It was the 22nd April 2022 when I finally succeeded making my own sourdough. It came a long way.
1-2 years ago I started dealing with this topic. A baking book with instructions was bought, a one-time course at the adult education center was taken and several attempts were started until it finally worked.
When I started baking bread, I did not want to start directly with the most difficult version and first used yeast. I started with a book guiding me through the process. At the beginning I simply used a baking sheet. But quickly I wanted more and got myself a proofing basket and a cast iron pot. Every week I made different breads for me and my fiancé, sometimes small baguettes or rolls.
Some time passed and slowly the thought came to me I could try out sourdough. So I ordered a suitable book with step by step instructions and started. Unfortunately with not very great success. The sourdough just did not want to succeed. Sometimes it got mold, other times it just didn’t rise. I did not even get to the baking part.
After the first few unsuccessful attempts, I focused on other topics for a while. Since I still wanted to eat my homemade bread I started going back to yeast versions.
Last fall I found a class at the adult education center and signed up right away. It was a lot of fun and we were even allowed to take some sourdough home with us. I took good care of it, a bread was baked and then the sourdough was frozen, because I didn’t have time to bake.
And again I focused on other topics for a while. With yeast I continued to bake my bread almost every week. And then came spring and I decided to give it another try.
I googled extensively what it takes to make your own sourdough. All the sites said basically the same thing, so I wrote my own little instructions. I had the ingredients at home: flour and water.
I was super enthusiastic and mixed up the 1st version. Unfortunately, it didn’t survive the 4th day. What I did wrong, I have no idea. The same thing happened to me again, unfortunately, and so the subject once again left my focus. This time, however, only briefly and I tried for the 3rd time. I had a few days off and enough time to get back into it.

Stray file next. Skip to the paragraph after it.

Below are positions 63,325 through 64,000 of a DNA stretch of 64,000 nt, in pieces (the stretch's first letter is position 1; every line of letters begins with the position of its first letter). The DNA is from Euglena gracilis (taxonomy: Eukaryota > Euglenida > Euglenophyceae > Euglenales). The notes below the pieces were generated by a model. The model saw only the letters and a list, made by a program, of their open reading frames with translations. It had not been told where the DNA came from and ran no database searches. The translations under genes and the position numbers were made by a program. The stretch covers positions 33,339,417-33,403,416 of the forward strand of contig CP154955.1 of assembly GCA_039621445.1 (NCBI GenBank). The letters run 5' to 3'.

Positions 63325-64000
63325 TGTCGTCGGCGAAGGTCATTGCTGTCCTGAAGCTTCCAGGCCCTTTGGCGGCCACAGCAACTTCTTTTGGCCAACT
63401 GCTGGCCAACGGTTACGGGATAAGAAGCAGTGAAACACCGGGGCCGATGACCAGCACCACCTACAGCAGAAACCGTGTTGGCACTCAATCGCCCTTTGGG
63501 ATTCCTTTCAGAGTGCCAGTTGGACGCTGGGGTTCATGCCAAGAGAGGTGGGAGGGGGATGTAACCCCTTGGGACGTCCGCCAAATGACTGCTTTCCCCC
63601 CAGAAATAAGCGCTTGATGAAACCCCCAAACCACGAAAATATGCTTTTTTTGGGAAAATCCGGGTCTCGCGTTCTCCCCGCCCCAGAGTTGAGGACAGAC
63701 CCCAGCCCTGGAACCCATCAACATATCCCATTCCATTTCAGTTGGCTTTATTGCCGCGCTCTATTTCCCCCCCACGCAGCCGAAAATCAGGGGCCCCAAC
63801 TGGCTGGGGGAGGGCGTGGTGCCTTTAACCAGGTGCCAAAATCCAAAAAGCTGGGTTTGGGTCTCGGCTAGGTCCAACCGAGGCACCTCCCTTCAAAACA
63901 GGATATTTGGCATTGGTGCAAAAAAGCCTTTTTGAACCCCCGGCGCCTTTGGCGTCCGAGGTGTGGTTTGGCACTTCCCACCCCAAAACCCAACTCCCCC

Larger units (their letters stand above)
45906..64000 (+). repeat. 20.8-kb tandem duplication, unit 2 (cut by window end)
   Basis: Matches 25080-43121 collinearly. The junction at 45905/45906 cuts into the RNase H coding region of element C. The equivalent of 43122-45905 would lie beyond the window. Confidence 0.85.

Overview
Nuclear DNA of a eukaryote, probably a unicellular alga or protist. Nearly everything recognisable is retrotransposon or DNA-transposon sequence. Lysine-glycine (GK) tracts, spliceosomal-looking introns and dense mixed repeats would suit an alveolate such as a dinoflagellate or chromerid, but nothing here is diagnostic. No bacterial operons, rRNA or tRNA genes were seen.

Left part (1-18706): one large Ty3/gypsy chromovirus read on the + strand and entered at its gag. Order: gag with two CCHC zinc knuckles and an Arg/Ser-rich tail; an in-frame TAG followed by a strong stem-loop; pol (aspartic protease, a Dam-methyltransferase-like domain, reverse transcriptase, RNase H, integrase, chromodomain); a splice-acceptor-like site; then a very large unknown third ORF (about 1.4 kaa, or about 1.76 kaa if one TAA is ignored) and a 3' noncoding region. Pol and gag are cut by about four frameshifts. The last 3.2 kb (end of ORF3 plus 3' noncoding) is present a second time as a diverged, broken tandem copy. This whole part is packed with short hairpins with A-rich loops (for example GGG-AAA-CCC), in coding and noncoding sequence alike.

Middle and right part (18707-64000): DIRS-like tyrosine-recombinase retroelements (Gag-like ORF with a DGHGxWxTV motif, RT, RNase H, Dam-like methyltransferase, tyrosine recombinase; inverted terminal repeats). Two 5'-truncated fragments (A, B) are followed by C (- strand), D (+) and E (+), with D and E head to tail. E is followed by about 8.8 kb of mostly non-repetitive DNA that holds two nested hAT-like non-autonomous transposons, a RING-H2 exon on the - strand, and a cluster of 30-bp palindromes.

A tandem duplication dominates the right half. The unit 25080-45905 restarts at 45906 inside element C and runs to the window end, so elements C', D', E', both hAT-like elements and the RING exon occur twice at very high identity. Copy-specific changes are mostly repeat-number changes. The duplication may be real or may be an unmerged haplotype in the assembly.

And what shall I say, everything went well. No strange smell that does not belong to a sourdough, no mold. How happy I was. The first bread could be baked and was quite acceptable. I could work with it. The motivation remained. I put the sourdough in the refrigerator and feed it since then once a week. Since my bread doughs are allowed to rise for about 24 hours, the sourdough is fed again in the morning on the day of baking. It then goes into the fridge or on the kitchen counter to rise so I can use it in the evening.
I hope I give you some hope with this text. Not every attempt succeeds and especially not the first time. I have needed certainly 1-2 years until I finally got the sourdough to work. Keep trying, even if it is difficult sometime. But breaks are also okay. It should be fun and you just don’t always have that. As much as I like to cook and bake, there are times when I just don’t feel like it.
Here now for you my instructions for your own sourdough, the way it worked for me. Maybe it works for you as well.
I will post a bread recipe in which you can use your sourdough on in a few days. Until then, have fun and success trying it out.
Making wheat sourdough
What you need:
- A large jar – I use an old honey jar
- Whole wheat flour
How to make it:
You can find the instructions to print out again below 🙂 .
Put 50 g whole wheat flour and 50 g warm water in your jar. Stir well so that a creamy mass is formed.
Put the lid on your jar – but do not screw it down. Oxygen must get to your mixture. Put your sourdough in a warm room for about 24 hours.